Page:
Lifestyle University

5. Single Malt vs Blended

Are you curious about the differences between single malt and blended whisky? In this post, we'll explore the unique characteristics of each type and help you decide which one is right for you.

Single Malt Whisky
Single malt whisky is made from 100% malted barley and is produced by a single distillery. It's aged in oak casks for a minimum of three years and is known for its complex flavor and aroma. Single malt whiskies can vary greatly in flavor profile depending on the region where they are produced, the type of cask used for aging, and the length of the aging process.


  • Single malts are often considered to be more complex and nuanced than blended whiskies.
  • Each single malt is unique, offering a distinct flavor profile that can be appreciated on its own.
  • Single malts are often associated with tradition and craftsmanship, making them a popular choice among whisky enthusiasts.


  • Single malts can be more expensive than blended whiskies due to their limited production and aging process.
  • Some single malts can be overly complex, making them difficult to appreciate for those new to whisky.

Blended Whisky
Blended whisky is a combination of two or more whiskies, often from different distilleries. The goal of blending is to create a consistent flavor profile and ensure that each bottle of whisky tastes the same. Blended whiskies can vary in flavor depending on the types of whiskies used and the proportion of each in the blend.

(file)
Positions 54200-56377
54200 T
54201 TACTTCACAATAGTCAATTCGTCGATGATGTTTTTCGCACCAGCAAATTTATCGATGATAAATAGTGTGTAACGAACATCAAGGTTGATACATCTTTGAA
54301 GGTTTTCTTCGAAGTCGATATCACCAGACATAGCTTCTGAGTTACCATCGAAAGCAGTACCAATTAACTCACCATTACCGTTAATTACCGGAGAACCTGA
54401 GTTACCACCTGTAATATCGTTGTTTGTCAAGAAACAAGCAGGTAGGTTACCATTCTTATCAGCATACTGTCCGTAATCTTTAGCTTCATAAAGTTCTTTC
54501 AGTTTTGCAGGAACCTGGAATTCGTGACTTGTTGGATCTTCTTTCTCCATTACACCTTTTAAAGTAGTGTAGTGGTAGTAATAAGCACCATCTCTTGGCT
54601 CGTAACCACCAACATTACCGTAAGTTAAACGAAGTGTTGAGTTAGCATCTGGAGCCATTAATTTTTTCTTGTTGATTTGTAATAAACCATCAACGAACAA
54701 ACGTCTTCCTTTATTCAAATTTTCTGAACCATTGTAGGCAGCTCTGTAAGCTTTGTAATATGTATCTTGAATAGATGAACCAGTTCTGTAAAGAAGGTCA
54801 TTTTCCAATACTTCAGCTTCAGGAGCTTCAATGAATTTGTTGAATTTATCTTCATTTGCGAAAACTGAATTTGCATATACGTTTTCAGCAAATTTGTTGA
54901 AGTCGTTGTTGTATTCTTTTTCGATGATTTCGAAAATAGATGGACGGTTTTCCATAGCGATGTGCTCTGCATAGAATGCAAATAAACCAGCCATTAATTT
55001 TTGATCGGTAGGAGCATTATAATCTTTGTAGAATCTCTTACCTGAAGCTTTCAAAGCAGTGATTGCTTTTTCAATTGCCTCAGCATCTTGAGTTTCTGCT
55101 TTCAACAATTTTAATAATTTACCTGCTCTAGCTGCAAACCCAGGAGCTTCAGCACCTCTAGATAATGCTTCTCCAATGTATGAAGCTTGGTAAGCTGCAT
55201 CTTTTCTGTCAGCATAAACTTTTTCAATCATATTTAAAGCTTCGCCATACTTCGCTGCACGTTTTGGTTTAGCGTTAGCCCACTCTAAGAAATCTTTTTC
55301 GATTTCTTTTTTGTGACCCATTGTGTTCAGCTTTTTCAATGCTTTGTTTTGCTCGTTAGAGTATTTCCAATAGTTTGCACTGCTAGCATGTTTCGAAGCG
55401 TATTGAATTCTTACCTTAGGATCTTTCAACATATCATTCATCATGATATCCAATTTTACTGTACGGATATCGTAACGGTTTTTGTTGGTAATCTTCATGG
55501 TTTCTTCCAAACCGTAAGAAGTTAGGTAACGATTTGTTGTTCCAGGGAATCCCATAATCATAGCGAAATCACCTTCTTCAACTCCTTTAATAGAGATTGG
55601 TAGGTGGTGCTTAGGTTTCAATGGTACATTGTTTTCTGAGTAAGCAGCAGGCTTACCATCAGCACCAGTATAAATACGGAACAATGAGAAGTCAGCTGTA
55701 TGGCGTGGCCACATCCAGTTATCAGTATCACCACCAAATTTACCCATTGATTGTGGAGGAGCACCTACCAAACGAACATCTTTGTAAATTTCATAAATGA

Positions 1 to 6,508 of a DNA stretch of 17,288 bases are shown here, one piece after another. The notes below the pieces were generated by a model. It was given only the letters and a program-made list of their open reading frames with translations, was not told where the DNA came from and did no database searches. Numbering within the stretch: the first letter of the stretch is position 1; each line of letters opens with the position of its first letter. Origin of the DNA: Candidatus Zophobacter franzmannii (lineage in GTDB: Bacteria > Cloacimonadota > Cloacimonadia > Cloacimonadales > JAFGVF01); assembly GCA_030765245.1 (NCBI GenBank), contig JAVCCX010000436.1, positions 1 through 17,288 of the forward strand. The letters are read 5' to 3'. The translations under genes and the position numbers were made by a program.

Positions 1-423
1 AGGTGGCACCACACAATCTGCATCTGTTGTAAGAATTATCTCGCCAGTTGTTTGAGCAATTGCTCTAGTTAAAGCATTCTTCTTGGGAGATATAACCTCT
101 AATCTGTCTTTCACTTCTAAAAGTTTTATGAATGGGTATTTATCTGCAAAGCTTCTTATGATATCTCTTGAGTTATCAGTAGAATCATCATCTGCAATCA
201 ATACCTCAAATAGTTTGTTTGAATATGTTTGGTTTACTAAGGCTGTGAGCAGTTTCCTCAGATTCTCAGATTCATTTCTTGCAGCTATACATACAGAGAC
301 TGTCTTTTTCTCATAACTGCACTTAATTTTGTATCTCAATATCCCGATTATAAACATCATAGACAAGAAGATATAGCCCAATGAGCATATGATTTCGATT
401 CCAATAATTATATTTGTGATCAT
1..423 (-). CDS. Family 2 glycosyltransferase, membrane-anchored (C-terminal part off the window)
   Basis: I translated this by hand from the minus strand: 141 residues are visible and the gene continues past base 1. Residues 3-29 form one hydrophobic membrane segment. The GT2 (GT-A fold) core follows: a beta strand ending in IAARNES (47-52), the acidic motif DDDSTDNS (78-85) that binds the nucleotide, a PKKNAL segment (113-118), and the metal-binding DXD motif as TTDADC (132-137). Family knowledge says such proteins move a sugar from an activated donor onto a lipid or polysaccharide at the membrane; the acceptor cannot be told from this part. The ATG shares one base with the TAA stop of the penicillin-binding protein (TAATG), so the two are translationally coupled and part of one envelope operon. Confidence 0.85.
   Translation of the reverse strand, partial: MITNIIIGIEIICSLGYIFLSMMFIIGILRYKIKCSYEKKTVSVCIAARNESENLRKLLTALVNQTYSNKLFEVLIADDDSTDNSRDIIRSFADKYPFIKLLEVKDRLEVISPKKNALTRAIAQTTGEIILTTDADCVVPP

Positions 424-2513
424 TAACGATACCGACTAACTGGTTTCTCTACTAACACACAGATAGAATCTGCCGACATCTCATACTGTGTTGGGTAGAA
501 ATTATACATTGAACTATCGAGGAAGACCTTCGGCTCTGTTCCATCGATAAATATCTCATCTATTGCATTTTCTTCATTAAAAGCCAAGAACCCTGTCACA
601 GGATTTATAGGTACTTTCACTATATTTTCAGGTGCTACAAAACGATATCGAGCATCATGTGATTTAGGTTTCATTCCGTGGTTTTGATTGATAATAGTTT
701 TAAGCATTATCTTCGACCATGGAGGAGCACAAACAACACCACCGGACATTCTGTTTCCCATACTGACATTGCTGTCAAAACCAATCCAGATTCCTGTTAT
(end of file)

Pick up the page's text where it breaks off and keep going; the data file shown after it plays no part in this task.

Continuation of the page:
• Blended whiskies are often less expensive than single malts, making them more accessible to a wider audience.
  • Blended whiskies are designed to have a consistent flavor profile, ensuring that you'll get the same taste every time you buy a bottle.
  • Blended whiskies can offer a wider range of flavors than single malts, as they can incorporate whiskies from different regions and distilleries.


  • Blended whiskies are often seen as lacking the complexity and nuance of single malts.
  • The use of whiskies from multiple distilleries can be seen as sacrificing the sense of tradition and craftsmanship associated with single malts.

So, which one is right for you? Ultimately, it comes down to personal preference. If you're new to whisky or prefer a consistent flavor profile, blended whisky might be the way to go. If you're a true whisky enthusiast and appreciate the complexity and nuance of single malts, then single malt whisky might be more your style. At the end of the day, the most important thing is to enjoy your whisky in a way that suits your taste and preferences.